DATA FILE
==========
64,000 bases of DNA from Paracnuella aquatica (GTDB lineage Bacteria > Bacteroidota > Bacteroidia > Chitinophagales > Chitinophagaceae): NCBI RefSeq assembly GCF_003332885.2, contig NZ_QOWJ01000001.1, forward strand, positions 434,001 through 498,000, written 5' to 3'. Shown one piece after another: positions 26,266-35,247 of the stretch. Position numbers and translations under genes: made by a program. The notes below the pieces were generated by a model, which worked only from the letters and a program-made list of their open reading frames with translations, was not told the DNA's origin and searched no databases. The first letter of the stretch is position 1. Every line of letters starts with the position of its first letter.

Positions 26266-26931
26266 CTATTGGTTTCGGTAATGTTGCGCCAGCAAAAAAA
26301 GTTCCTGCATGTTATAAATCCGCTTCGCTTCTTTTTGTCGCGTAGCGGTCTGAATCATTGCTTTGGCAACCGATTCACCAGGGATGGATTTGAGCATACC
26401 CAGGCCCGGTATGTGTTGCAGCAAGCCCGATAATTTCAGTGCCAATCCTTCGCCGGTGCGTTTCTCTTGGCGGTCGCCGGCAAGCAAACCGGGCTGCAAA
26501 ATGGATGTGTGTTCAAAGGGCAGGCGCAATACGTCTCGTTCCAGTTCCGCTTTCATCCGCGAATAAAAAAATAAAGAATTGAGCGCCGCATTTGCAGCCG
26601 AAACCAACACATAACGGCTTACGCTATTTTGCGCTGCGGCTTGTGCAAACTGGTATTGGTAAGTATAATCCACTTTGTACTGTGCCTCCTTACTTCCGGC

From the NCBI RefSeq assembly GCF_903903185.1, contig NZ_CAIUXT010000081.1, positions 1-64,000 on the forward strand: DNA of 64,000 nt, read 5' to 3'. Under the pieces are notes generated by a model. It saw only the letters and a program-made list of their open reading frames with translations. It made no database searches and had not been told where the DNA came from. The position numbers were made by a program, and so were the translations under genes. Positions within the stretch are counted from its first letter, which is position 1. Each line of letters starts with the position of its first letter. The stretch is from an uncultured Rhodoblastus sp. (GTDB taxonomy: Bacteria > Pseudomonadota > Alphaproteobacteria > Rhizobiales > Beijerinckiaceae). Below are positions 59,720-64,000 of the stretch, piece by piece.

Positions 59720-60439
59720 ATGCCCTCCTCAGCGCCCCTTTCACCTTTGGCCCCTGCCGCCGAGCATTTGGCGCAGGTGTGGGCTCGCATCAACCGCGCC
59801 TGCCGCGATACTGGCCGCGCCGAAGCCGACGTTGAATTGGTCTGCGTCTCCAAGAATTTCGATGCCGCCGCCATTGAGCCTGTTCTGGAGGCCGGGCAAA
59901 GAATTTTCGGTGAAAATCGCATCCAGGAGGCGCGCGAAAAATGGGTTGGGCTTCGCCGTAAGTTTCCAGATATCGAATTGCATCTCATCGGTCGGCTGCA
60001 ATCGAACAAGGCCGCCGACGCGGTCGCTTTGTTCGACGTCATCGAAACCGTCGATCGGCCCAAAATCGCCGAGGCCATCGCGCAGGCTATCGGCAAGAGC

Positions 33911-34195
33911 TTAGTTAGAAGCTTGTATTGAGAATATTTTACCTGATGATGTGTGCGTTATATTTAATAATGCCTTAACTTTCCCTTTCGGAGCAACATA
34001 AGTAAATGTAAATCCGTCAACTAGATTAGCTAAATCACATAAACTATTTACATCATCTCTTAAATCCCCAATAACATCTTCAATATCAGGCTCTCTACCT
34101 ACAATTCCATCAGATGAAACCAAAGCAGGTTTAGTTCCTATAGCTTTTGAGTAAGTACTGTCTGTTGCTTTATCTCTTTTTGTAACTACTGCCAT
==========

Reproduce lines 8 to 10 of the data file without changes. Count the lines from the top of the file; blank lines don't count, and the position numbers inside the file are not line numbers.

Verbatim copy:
From the NCBI RefSeq assembly GCF_903903185.1, contig NZ_CAIUXT010000081.1, positions 1-64,000 on the forward strand: DNA of 64,000 nt, read 5' to 3'. Under the pieces are notes generated by a model. It saw only the letters and a program-made list of their open reading frames with translations. It made no database searches and had not been told where the DNA came from. The position numbers were made by a program, and so were the translations under genes. Positions within the stretch are counted from its first letter, which is position 1. Each line of letters starts with the position of its first letter. The stretch is from an uncultured Rhodoblastus sp. (GTDB taxonomy: Bacteria > Pseudomonadota > Alphaproteobacteria > Rhizobiales > Beijerinckiaceae). Below are positions 59,720-64,000 of the stretch, piece by piece.

Positions 59720-60439
59720 ATGCCCTCCTCAGCGCCCCTTTCACCTTTGGCCCCTGCCGCCGAGCATTTGGCGCAGGTGTGGGCTCGCATCAACCGCGCC